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Aspire administrator returns to her health care roots

The last eight months have been a back to the future adventure for Honor Martin, vice president of clinical services for Aspire of Western New York.

She started her career almost 30 years ago, spending her first decade in medicine at Health Care Plan.

“They were a staff model HMO and they did exactly what we we’re doing here. Everything – primary care, specialties, radiology, pharmacy – was under one roof.”

Martin spent five years as director of education and organizational development at Mount St. Mary’s Hospital in Lewiston before leaving in early 2014 to work for Aspire – a nonprofit founded in 1947 to treat, nurture and press helpful legislation for those with cerebral palsy.

Its mission expanded during the last 15 years to help those with a variety of special needs. The agency runs 45 group homes across the region as well as three health clinics: one on Oak Street in Buffalo and another on Lockport Road in Niagara Falls, which treat their traditional patients, and the Aspire of WNY Health Center at 7 Community Drive in Cheektowaga, which does the same – but expanded last December to offer of health and wellness services to anyone.

Other community health centers that once served more-specific patient populations have adopted similar models in recent years.

“If we can demonstrate that we’re able to take care of people that are so complex,” Martin said, “we certainly can care for complex people in the neighborhood.”

Martin holds bachelor’s degrees in English from Daemen College and nursing from Niagara University. She also has a master’s in eduction from NU. She and her husband, William, an English professor at Niagara, live in Lockport. They have a son, Brendan, and daughter, Meghan Killen.

Q. You’ve spent most of your career in outpatient care.

Better results start with primary care, how well we prevent disease, how well we keep people healthy.

Q. Why change to a community-based practice in Cheektowaga?

We wanted to accommodate Dr. Elizabeth O’Neill, who came to work with us and wanted to keep some of her 2,000 private patients. We decided “Here’s a great opportunity,” and there was an importance of doing this, especially with the shortage of physicians throughout Western New York right now.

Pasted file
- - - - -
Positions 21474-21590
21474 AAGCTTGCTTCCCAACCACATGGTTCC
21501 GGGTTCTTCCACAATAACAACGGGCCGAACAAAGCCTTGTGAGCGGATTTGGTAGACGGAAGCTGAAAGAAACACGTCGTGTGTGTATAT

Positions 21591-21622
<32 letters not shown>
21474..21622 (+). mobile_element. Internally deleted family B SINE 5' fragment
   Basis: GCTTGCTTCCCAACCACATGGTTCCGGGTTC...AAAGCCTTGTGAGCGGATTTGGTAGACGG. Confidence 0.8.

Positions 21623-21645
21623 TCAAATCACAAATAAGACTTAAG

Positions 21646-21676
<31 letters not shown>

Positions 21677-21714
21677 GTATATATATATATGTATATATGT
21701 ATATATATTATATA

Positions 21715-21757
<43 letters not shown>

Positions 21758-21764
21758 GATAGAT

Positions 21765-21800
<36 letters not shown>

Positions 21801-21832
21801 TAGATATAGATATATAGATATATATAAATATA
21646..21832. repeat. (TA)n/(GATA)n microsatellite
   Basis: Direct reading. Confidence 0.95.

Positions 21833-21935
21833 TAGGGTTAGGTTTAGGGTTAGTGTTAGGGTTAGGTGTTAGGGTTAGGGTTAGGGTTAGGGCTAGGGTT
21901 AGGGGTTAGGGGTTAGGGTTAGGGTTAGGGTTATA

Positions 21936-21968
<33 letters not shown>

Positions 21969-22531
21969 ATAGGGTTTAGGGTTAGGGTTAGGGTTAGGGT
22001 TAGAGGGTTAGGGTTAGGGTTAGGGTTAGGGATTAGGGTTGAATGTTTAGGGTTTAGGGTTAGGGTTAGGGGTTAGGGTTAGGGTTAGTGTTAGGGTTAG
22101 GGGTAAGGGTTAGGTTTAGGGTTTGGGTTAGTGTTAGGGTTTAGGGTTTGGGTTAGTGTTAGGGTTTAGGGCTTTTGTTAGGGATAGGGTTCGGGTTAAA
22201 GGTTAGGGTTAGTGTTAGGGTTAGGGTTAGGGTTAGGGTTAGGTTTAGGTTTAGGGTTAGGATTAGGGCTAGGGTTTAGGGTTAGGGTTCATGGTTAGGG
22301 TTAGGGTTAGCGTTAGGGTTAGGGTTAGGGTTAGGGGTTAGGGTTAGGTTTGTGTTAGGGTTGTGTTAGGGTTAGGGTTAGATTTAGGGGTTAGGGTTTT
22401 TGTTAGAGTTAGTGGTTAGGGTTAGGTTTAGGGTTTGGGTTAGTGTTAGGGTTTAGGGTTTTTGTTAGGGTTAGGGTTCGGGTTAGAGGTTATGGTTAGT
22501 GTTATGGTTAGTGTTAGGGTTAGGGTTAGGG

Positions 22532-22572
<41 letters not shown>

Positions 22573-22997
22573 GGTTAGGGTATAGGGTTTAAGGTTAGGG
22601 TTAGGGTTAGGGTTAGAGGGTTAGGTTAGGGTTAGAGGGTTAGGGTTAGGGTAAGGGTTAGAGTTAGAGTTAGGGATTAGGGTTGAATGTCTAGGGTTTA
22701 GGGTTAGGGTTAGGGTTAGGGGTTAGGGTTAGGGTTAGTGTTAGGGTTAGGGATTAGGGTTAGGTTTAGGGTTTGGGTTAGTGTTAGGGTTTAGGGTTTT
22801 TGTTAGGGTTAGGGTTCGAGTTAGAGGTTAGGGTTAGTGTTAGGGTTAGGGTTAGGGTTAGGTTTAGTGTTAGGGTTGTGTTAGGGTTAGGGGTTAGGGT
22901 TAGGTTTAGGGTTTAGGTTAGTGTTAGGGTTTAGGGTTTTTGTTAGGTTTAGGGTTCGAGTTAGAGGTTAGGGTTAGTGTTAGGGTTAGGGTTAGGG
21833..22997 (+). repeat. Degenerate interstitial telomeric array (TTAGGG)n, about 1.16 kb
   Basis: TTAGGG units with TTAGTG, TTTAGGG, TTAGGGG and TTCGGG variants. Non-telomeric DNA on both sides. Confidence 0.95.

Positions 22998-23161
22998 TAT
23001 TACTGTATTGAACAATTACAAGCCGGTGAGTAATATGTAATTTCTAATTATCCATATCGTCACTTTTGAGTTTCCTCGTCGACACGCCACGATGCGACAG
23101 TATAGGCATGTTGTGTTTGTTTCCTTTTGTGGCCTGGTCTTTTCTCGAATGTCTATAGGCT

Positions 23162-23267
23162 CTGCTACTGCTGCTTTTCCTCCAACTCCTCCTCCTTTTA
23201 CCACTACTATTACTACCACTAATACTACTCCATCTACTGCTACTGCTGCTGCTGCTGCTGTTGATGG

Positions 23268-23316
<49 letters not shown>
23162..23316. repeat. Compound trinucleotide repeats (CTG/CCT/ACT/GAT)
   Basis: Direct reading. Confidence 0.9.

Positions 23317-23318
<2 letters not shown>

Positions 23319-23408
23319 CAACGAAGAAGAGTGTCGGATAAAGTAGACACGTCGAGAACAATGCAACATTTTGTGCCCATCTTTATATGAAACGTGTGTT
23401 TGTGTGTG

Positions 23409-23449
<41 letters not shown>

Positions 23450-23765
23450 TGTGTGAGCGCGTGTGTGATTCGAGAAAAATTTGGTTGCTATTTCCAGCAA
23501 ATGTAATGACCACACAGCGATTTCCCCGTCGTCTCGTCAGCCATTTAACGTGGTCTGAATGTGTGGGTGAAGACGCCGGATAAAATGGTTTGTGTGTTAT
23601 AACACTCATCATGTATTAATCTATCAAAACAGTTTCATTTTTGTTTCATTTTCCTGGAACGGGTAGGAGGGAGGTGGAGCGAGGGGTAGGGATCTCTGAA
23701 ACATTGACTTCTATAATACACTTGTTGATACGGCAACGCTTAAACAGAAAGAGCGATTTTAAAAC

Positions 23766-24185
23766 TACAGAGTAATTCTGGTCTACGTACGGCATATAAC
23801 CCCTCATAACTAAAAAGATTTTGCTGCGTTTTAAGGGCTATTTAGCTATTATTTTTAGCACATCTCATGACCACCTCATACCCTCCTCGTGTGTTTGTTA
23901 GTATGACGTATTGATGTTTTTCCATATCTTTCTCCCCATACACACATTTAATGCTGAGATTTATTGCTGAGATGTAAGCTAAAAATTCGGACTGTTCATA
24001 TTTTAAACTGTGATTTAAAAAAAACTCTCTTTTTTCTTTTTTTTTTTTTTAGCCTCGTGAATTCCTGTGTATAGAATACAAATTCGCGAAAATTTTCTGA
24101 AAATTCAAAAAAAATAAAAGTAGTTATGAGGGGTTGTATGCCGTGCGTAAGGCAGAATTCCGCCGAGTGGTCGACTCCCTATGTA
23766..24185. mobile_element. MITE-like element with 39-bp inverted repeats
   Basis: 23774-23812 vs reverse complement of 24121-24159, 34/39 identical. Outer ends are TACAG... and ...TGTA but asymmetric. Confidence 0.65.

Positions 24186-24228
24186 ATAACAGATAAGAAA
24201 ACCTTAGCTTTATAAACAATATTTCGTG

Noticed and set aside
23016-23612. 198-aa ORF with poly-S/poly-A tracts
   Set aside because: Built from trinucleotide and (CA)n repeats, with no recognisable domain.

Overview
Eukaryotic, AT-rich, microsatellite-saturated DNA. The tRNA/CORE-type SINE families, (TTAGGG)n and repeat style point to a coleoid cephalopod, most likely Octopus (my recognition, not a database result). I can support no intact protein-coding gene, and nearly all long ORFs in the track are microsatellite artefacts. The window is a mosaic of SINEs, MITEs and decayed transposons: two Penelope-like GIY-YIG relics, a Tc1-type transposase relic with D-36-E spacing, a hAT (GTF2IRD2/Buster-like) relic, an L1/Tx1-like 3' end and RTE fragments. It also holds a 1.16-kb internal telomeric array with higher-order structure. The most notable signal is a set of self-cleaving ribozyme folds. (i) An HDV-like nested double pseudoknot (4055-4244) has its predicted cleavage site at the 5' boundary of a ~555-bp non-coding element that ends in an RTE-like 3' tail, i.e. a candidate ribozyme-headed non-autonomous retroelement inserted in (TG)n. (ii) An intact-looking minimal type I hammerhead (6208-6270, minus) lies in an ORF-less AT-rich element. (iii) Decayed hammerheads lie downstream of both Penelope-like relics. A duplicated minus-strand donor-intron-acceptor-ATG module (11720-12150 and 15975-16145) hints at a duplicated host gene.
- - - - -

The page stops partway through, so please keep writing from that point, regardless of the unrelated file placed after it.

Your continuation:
Q. Can you talk about the center staff?

We have thee primary care doctors and three nurse practitioners, a nutritionist, a very busy podiatrist, three psychiatrists, one neurologist, and offer physical therapy, occupational therapy and speech therapy, as well as behavioral health. We have four clinical licensed social workers. We’re kind of a well-kept secret. A lot of people view us as an entity that cares for the complex disabled, but we’re very well equipped to manage any population.

Q. Can you talk about the big picture for the person who’s been going to the same doctor for 30 years? What might things look like over the next five or 10 years? 

I think there will be an emphasis on convenience, one-stop shopping, the ability of a patient to access care and services under one umbrella.

Q. When was the tipping point here in Cheektowaga when you said, “Maybe we can expand our services?”

We were able to recruit more physicians to allow us to expand, but I think the real driver was the changing health care landscape. We saw an important need to become part of the community health system.

Q. Were family members bringing in loved ones telling you, “I wish you could take care of me?”

Absolutely. For a while, our specialty practices saw people from the outside who were not developmentally challenged or had complex disabilities. But when we looked at the needs even of the immediate community – we’re right next to a large pocket of neighborhoods within walking distance – we thought, “Here we are. Why can’t we extend our services?”

Q. Are there medical issues that spill beyond the range of special needs but are similar enough where someone can come in to your community health center and be comfortable about the care they receive?

Dr. O’Neill had a fairly large population of geriatric patients. She’s got a love for older patients. It was a great fit with our population. Another population that we’ve explored and would be absolutely on the ready to serve would be the veterans population. We have rehabilitative services, behavioral health services and primary health services. We can offer a lot of what would be replicated other places.

Q. What about insurance?

A lot of our patients are dual eligible, which is Medicare and Medicaid. We have contracts with all commercial carriers and third parties. You name it, we accept it.

Q. Who’s coming in besides your traditional patient base?

Anybody that wants. We have people who come in just to see a specialist. Maybe they’re post-surgical and want to see a physical therapist. We do pharmaceutical management for psychiatry, and we are one of the few health centers so blessed to have the amount of psychiatry we have with three providers here. There’s a need in this community and it’s just not being met.

Q. Are you starting to treat family members who’ve come here for years?

Yes, and employees. They never had the ability before, though we got many inquiries. They come in and see a lot of the people they take care of in the residences as well. That’s important. We would want our employees to trust the services we provide.

Q. What are your hours?

They are 8 to 4 weekdays. Two of our counselors see folks evenings. We are looking at instituting convenience hours, whether that be an evening or Saturdays. We want to make sure we’ve got the population to demonstrate the need.

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